Eli Lilly inks another radiopharma deal, gaining option to buy startup

Dive Brief:

  • Eli Lilly is expanding further into radiopharmaceuticals, inking a deal with Radionetics Oncology that gives it an option to later acquire the San Diego biotechnology company for $1 billion.
  • Lilly will pay Radionetics $140 million upfront for the option rights under the deal, which the companies announced Monday. Radionetics will continue to build its radiopharmaceutical drug pipeline through an “exercise period,” after which Lilly can choose whether to acquire the company.
  • Radionetics is developing small molecule radiopharmaceuticals that can target G protein-coupled receptors, a ubiquitous family of proteins that present many attractive disease targets. The company’s focus is on solid tumors.

Dive Insight:

Radiopharmaceuticals, a targeted alternative to radiation therapy, have become an area of significant pharmaceutical investment. Large firms like Lilly, Bristol Myers and AstraZeneca have made acquisitions to get into the space, lured by technical improvements, clinical successes and regulatory approvals.

Historically, the drugs have been challenging to manufacture and deliver, requiring tightly managed supply chains to ensure the radioisotopes they contain don’t decay. The surge in investment has helped to drive a biotech build-out in capacity.

Lilly has already been active in the field this year, paying startup Aktis Oncology $60 million in May for rights to develop treatments discovered by the company against targets selected by Lilly.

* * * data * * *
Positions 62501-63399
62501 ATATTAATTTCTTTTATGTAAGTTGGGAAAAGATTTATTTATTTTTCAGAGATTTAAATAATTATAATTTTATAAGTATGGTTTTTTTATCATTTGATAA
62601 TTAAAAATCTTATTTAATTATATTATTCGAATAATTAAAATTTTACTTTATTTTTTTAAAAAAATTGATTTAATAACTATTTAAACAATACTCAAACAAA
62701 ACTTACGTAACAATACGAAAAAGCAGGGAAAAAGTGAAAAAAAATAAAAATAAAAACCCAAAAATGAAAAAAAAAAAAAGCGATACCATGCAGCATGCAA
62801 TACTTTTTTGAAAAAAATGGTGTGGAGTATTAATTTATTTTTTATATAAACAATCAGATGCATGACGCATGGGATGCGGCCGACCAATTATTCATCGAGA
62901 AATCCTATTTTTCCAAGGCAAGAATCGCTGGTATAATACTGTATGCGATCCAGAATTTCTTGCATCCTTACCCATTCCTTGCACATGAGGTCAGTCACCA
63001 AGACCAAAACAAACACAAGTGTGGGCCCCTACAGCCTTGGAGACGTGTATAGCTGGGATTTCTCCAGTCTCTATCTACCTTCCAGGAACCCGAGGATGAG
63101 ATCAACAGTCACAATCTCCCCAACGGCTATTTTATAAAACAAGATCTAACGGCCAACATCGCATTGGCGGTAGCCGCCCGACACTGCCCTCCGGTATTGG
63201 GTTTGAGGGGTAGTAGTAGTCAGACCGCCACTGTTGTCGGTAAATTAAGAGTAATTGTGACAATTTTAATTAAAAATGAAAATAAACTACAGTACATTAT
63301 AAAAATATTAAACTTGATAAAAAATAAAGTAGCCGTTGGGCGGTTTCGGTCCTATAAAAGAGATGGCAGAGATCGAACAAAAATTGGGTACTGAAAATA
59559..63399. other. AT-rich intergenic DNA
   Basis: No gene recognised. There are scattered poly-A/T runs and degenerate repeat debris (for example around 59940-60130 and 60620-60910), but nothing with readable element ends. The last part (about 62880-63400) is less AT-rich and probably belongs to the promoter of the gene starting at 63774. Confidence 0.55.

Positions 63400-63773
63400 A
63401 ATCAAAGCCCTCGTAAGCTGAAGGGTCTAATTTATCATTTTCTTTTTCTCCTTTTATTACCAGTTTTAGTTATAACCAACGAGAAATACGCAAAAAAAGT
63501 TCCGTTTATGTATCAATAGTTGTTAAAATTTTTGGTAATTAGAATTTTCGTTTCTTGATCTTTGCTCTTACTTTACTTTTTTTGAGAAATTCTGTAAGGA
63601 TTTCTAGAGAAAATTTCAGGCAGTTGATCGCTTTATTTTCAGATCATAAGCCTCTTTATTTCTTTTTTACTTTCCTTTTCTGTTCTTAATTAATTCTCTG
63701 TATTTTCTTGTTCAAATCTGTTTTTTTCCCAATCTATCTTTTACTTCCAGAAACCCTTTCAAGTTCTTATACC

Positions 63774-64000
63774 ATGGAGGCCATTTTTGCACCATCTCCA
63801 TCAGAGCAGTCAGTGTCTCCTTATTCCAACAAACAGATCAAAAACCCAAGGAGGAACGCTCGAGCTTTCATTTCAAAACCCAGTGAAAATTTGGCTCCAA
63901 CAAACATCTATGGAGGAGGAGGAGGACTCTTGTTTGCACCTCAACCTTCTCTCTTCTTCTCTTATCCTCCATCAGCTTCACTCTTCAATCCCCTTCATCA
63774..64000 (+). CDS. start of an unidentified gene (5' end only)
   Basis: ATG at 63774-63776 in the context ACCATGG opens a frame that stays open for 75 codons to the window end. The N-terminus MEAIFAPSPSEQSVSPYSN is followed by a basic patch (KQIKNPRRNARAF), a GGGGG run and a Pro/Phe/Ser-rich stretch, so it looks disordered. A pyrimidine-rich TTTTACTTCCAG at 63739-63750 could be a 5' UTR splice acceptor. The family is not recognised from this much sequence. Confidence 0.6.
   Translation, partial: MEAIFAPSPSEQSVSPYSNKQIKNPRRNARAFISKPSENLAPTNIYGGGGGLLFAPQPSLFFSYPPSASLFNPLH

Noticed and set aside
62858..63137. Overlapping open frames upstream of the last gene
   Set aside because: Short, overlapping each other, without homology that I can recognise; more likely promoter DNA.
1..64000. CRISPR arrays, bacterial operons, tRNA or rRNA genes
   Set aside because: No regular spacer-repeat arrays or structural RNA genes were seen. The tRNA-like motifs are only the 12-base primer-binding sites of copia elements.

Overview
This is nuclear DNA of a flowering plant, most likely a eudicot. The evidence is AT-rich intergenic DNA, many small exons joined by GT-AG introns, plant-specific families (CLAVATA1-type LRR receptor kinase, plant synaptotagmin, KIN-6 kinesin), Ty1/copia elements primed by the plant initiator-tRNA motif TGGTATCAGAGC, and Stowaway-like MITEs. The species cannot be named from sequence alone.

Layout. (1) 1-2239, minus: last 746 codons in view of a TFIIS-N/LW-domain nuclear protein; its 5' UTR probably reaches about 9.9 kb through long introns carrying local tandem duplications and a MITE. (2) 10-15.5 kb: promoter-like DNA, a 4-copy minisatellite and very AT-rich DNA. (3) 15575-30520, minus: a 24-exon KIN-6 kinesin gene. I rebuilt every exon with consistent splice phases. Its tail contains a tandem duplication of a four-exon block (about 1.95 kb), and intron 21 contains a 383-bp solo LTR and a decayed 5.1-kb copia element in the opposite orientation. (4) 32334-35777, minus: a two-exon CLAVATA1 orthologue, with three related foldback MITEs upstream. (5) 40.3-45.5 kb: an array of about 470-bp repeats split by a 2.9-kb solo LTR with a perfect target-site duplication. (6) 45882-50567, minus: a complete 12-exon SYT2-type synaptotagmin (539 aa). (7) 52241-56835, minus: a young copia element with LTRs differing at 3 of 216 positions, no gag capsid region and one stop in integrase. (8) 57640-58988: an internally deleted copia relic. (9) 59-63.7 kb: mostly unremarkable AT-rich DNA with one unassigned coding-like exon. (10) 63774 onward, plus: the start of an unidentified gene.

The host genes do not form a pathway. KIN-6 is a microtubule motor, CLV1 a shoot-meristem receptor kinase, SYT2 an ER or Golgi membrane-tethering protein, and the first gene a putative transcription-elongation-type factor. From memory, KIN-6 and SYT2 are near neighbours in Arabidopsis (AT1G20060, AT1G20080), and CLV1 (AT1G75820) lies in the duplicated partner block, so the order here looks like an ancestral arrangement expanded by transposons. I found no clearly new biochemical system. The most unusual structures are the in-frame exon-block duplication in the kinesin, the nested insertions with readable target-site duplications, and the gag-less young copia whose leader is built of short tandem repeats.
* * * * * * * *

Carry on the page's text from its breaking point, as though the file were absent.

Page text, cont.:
Its largest investment came last year, though, when it bought out Point Biopharma for $1.4 billion. The deal gave the company three clinical-stage candidates, including two that could compete with radiopharmaceuticals from Novartis. Those therapies, Pluvicto and Lutathera, made the company over $1.5 billion in sales last year.

Radionetics spun out from Crinetics Pharmaceuticals in 2021 with $30 million to develop nonpeptide radiopharmaceuticals for a “broad range of oncology indications.” The company then raised a Series A of $52.5 million early this year. The startup is backed by investors such as 5AM Ventures, Frazier Life Sciences, DCVC Bio, GordonMD Global Investments and by Crinetics Pharmaceuticals.

This post has been syndicated from a third-party source. View the original article here.

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